Kibbey further testified that he wrote the name of Jacob for the grantor on the same line as his mark. After he returned to his office he completed the acknowledgment on the deed. He further testified that, in addition to completing the acknowledgment, he signed the deed as a witness and asked Mrs. Weaver also to sign as a witness, which she did. The deed, which was introduced in evidence, shows a cross-mark, with Jacob's name written on the same line. It also shows the acknowledgment by Kibbey and the signatures of Kibbey and Mrs. Weaver as witnesses, and its recordation on the 23d day of September, 1949, in the office of the county clerk and recorder of Larimer County.

The evidence also shows that Jacob, upon a third visit by Kibbey in the evening of the same day, was persuaded to go to the hospital, Kibbey taking him there in his ambulance. After a three weeks sojourn in the hospital, Jacob seemed to have made a recovery from his illness and resumed living in his Loveland home, in the same fashion as previously, for a period of approximately one year and three months, at which time his son Henry died, December 25, 1950. Henry's widow, Ida, testified that at that time Jacob was drawing a pension for the blind, and that he might have been drawing it for some time previous. When the suit was filed Jacob was not living in his home in Loveland, but had moved to a home apparently in Greeley where he was recipient of a pension for the blind.

As to the question of Jacob's competency at the time of the execution of the deed, Kibbey testified that Jacob seemed to understand what he was doing. The testimony of Mr. and Mrs. Schneider, neighbors of Jacob, was to the effect that they had never seen him when he did not seem to comprehend fully what he was doing, and they stated in substance that he at all times seemed to be mentally competent.

Ida identified checks drawn by Henry on his personal account totaling about $774.67 representing expenditures made on behalf of his father, Jacob, between September 22, 1949, and the time of Henry's death. She stated that she did not know, of course, what transactions had gone on and what sums Henry might have collected during that time on behalf of his father such as the blind pension checks and payments for fruit grown on the place that might have been sold. Testimony also discloses, and it was not contradicted, that Henry maintained a bank account for Jacob in Loveland, while the checks he wrote from his own funds on Jacob's behalf were drawn on Henry's bank in Greeley. Ida testified that Jacob had operations on his eyes in 1950.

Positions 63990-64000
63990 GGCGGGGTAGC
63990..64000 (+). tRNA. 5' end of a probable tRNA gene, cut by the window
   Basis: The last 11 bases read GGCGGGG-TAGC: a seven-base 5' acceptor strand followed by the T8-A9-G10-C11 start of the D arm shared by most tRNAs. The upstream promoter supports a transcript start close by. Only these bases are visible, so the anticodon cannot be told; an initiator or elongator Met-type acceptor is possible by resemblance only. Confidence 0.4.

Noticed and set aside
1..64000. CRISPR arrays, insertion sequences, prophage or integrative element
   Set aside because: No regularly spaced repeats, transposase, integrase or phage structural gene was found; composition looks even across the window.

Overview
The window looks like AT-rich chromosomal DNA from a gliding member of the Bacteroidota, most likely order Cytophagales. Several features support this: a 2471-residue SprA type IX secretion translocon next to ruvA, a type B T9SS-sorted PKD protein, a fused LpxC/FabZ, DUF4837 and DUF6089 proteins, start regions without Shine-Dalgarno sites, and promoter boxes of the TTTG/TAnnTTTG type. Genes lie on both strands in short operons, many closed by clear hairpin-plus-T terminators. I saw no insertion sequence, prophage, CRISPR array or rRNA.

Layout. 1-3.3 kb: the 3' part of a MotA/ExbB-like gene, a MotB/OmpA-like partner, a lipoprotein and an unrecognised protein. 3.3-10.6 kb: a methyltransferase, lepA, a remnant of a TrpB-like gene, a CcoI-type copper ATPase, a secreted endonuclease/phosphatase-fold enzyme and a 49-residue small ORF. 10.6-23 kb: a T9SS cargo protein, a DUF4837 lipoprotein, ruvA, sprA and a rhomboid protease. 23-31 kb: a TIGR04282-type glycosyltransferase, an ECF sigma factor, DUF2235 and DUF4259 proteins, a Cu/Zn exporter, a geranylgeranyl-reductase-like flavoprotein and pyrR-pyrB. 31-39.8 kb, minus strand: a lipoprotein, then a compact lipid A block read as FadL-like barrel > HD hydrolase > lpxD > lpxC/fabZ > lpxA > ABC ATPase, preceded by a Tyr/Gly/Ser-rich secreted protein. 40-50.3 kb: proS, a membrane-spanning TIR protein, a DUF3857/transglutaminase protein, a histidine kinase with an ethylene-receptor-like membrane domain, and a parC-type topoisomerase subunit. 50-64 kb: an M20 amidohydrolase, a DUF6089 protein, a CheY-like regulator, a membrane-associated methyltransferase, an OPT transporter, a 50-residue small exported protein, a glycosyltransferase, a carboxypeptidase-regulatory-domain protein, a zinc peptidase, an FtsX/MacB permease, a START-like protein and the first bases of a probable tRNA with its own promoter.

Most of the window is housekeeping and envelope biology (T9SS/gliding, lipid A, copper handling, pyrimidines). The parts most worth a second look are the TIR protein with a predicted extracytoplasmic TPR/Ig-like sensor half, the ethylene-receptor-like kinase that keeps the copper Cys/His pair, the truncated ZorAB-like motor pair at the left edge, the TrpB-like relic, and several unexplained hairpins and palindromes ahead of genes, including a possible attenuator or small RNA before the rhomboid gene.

Ida's brother, Raymond Benner, testified that as early as 1945 he had accompanied Henry on numerous trips to Loveland to visit Jacob, at which times Henry would buy groceries and fuel for Jacob.

The trial court entered judgment holding the deed invalid, and ordered Ida to refund two months rent totaling $40 which she had collected from Jacob's home in Loveland after he had left it. Offsetting this, it ordered Jacob to refund the general property tax which Henry's estate had paid on Jacob's home.

The court's findings were generally in favor of Jacob. In a memorandum opinion it laid stress upon the fiduciary relationship existing between son and aged father, stating that this raised a presumption that the deed was invalid. This the court gave as one reason justifying the setting aside of the transfer, and as a second ground it stated that Jacob was mentally incompetent at the time he executed the deed.

The basic principle of law applicable to cases of rescission of deeds in this jurisdiction is that, before rescission can *133 properly be granted, the facts justifying it must be proved, not merely by a preponderance but by more than a preponderance of the evidence. In fact, the following cases hold that the evidence must be beyond a reasonable doubt. Wilson v. Morris, 4 Colo.App. 242, 36 P. 248; Robbins v. Nelsen, 70 Colo. 504, 202 P. 707; Berlin v. Wait, 71 Colo. 533, 208 P. 482; Roberts v. Roberts, 113 Colo. 425, 158 P.2d 184.

We said in Martinez v. Martinez, 57 Colo. 292, 298, 141 P. 469, 472: